There are quite a few different ways to do this, depending on the performance and accuracy you need and how much geometric code you're willing to write.

**1. Using FillContains**

One way is to construct successive line geometries and use path.Data.FillContains(geometry) to determine whether they intersect the figure. Something along these lines:

```
Transform rotation = new RotateTransform { Angle = 30 };
double max = path.Width + path.Height;
double current = 0;
for(double delta = max/2; delta > 0.25; delta = delta/2)
{
var line = new LineGeometry(
new Point(centerX + current, centerY),
new Point(centerX + max, centerY),
rotation);
if(path.Data.FillContains(line))
current += delta;
}
var intersectPoint = rotation.Transform(new Point(current, 0));
```

**2. Using GetFlattenedPathGeometry**

Another way is to use GetFlattenedPathGeometry:

```
var flattened = path.Data.GetFlattenedPathGeometry();
var segment = pg.Figures[0].Segments[0] as PolyLineSegment;
Point[] points = segment.Points;
for(int i=0; i<points.Count-1; i++)
{
... check for intersection with the line from points[i] to points[i+1] ...
}
```

This can be faster because the geometry is only processed once but requires you to code your own line intersection algorithm (which is very simple).

**3. Using PathGeometry.CreateFromGeometry**

The most efficient way of all is to convert the given geometry into a PathGeometry and then manually iterate through the Figures and Segments in the geometry:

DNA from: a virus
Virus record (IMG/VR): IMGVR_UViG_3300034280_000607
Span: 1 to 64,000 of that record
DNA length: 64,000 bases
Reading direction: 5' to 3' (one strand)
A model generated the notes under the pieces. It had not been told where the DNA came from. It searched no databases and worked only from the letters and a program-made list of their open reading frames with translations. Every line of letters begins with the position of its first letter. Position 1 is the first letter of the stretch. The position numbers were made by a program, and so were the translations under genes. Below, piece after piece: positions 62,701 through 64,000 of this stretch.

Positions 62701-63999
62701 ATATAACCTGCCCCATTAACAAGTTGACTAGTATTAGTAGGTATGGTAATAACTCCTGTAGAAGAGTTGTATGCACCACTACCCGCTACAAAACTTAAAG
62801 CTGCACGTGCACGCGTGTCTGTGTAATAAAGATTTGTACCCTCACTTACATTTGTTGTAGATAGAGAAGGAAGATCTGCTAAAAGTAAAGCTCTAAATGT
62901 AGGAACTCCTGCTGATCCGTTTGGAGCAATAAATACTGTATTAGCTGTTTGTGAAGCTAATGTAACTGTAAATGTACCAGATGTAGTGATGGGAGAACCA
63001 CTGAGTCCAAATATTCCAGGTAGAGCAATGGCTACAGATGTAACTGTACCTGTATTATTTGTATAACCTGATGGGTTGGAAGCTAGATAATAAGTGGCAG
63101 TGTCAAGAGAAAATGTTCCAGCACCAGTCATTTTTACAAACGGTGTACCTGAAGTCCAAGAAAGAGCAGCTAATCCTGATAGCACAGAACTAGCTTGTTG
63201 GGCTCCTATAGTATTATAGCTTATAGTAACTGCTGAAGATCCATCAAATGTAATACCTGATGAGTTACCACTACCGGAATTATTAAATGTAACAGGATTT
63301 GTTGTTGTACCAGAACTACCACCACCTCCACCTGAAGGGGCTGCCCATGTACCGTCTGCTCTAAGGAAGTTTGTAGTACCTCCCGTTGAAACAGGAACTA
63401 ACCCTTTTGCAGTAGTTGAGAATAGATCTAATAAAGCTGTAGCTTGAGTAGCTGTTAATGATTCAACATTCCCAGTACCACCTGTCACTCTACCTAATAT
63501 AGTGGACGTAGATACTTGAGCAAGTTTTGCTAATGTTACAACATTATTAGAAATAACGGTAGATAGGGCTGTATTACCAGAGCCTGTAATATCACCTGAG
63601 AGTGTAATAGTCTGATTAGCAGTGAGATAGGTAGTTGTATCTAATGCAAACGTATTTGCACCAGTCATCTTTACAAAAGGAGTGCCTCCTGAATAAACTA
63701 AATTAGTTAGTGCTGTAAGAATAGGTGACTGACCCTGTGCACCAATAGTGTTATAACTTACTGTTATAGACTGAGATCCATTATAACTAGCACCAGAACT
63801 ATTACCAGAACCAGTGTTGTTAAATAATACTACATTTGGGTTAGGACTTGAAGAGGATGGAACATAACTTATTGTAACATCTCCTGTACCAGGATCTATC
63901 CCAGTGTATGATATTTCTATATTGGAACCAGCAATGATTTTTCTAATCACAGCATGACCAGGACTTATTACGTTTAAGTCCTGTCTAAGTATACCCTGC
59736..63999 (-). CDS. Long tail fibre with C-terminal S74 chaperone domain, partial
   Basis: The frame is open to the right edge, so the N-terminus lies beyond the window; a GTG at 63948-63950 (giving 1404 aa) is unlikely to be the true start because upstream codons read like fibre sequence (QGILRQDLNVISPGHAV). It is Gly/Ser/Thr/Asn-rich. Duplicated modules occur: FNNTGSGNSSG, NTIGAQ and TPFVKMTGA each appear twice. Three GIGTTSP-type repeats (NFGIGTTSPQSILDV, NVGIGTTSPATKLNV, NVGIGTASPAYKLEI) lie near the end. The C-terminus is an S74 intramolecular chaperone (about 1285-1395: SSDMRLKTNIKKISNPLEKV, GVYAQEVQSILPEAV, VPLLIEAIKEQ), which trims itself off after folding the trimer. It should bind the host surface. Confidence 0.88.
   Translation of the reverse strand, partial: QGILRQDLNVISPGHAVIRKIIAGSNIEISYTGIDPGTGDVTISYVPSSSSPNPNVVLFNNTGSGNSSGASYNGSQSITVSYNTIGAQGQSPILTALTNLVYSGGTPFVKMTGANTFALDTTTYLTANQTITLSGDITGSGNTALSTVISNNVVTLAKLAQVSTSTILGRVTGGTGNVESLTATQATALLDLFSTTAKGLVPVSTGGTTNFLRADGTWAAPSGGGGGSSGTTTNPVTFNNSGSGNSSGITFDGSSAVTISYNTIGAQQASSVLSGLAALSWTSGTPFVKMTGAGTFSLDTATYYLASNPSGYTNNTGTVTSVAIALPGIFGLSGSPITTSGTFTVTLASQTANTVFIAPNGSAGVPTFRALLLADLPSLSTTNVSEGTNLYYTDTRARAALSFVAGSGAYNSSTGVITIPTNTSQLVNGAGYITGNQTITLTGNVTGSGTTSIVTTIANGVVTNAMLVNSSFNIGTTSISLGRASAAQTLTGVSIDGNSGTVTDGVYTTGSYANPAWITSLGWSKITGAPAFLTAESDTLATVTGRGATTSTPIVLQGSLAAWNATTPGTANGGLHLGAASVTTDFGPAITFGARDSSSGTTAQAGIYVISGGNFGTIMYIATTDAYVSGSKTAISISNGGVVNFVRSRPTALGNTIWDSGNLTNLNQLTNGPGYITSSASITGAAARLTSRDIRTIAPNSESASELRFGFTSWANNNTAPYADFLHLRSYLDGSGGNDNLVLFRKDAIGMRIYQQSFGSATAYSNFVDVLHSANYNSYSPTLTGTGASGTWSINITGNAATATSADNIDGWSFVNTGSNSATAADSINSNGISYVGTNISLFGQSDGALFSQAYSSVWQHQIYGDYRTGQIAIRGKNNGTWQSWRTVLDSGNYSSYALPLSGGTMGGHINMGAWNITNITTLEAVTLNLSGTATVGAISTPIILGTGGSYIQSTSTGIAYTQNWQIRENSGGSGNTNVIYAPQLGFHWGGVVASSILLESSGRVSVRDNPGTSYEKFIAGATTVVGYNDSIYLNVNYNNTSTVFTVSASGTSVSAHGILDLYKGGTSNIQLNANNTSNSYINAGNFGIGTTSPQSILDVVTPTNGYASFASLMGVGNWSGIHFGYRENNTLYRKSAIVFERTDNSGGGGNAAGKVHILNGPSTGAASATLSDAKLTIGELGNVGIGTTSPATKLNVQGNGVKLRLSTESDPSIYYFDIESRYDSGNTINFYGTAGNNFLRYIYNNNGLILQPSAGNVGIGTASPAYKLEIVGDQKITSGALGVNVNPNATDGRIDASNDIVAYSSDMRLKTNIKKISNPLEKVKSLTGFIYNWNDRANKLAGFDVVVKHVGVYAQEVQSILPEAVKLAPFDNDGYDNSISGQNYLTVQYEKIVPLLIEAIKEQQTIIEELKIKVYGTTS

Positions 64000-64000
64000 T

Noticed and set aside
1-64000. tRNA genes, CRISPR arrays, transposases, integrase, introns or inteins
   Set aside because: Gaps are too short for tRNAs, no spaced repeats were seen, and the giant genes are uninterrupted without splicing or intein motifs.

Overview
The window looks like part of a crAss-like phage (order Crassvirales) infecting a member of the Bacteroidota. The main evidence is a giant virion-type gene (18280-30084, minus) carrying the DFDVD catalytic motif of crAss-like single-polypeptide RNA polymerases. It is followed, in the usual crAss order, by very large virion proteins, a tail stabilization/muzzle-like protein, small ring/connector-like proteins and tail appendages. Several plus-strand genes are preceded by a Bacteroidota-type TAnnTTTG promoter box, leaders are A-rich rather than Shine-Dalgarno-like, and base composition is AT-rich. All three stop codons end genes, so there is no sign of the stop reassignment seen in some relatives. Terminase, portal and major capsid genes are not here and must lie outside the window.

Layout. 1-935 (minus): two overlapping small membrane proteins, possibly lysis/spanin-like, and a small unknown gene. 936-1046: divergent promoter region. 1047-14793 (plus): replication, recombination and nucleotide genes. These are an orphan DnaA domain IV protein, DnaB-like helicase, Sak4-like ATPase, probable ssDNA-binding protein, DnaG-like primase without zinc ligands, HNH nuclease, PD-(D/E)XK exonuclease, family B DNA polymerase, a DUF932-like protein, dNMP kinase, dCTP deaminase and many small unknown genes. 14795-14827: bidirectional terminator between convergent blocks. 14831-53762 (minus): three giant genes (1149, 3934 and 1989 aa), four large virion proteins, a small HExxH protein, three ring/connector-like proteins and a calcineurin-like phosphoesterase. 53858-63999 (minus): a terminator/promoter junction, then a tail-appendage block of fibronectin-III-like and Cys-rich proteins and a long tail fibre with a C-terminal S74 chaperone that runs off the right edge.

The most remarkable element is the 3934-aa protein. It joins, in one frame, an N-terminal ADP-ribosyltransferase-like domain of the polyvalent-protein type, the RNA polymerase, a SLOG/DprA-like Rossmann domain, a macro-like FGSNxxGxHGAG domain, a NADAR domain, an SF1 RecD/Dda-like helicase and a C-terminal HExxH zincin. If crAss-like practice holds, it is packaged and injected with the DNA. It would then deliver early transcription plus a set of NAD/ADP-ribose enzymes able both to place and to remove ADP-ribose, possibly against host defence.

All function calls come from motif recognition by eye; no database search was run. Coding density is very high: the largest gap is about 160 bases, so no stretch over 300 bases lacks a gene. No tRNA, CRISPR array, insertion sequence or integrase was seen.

var geo = PathGeometry.CreateFromGeometry(path.Data);
foreach(var figure in geo.Figures)
foreach(var segment in figure.Segments)
if(segment is LineSegment)
...
else if(segment is ArcSegment)
...
else if(segment is BezierSegment)
...
else if(segment is QuadraticBezierSegment)
...
else if(segment is PolyLineSegment)
...
else if(segment is PolyBezierSegment)
...
else if(segment is PolyQuadraticBezierSegment)
...

This approach requires quite a lot of geometric analysis code but is extremely fast because WPF doesn't have to construct a flattened geometry or do repeated intersections. This is the technique I generally use when I need my code to run very fast.

**Note on GetWidenedPathGeometry**

Everything I've said so far will give you intersections between the geometric path data and your intersecting line: It does not take into account line width, end caps, etc. To take these into account as well you will need to use `GetWidenedPathGeometry`

as follows:

```
var widenedData = path.Data.GetWidenedPathGeometry(new Pen { ... });
```

Where the Pen parameters are set from path.Stroke, path.StrokeWidth, etc.

After doing this, use one of the above techniques replacing "path.Data" with "widenedData".